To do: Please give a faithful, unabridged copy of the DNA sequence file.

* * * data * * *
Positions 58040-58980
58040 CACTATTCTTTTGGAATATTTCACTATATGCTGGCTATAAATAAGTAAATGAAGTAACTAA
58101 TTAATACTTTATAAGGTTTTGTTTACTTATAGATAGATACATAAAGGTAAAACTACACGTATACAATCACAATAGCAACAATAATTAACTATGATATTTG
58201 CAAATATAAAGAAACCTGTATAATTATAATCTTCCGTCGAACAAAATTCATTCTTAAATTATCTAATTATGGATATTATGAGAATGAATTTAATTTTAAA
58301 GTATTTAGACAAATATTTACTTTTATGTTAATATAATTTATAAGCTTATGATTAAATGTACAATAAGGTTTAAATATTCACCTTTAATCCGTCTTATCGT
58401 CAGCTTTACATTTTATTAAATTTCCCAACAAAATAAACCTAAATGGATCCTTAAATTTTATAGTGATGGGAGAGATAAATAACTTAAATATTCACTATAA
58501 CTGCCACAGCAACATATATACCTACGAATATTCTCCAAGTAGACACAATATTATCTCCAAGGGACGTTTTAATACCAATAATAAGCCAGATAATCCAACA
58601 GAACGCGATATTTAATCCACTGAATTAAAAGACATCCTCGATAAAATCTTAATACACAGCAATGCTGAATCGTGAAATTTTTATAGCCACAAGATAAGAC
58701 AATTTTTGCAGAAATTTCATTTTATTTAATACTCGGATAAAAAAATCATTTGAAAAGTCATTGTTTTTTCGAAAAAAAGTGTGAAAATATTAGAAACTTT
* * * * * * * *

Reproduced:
Positions 58040-58980
58040 CACTATTCTTTTGGAATATTTCACTATATGCTGGCTATAAATAAGTAAATGAAGTAACTAA
58101 TTAATACTTTATAAGGTTTTGTTTACTTATAGATAGATACATAAAGGTAAAACTACACGTATACAATCACAATAGCAACAATAATTAACTATGATATTTG
58201 CAAATATAAAGAAACCTGTATAATTATAATCTTCCGTCGAACAAAATTCATTCTTAAATTATCTAATTATGGATATTATGAGAATGAATTTAATTTTAAA
58301 GTATTTAGACAAATATTTACTTTTATGTTAATATAATTTATAAGCTTATGATTAAATGTACAATAAGGTTTAAATATTCACCTTTAATCCGTCTTATCGT
58401 CAGCTTTACATTTTATTAAATTTCCCAACAAAATAAACCTAAATGGATCCTTAAATTTTATAGTGATGGGAGAGATAAATAACTTAAATATTCACTATAA
58501 CTGCCACAGCAACATATATACCTACGAATATTCTCCAAGTAGACACAATATTATCTCCAAGGGACGTTTTAATACCAATAATAAGCCAGATAATCCAACA
58601 GAACGCGATATTTAATCCACTGAATTAAAAGACATCCTCGATAAAATCTTAATACACAGCAATGCTGAATCGTGAAATTTTTATAGCCACAAGATAAGAC
58701 AATTTTTGCAGAAATTTCATTTTATTTAATACTCGGATAAAAAAATCATTTGAAAAGTCATTGTTTTTTCGAAAAAAAGTGTGAAAATATTAGAAACTTT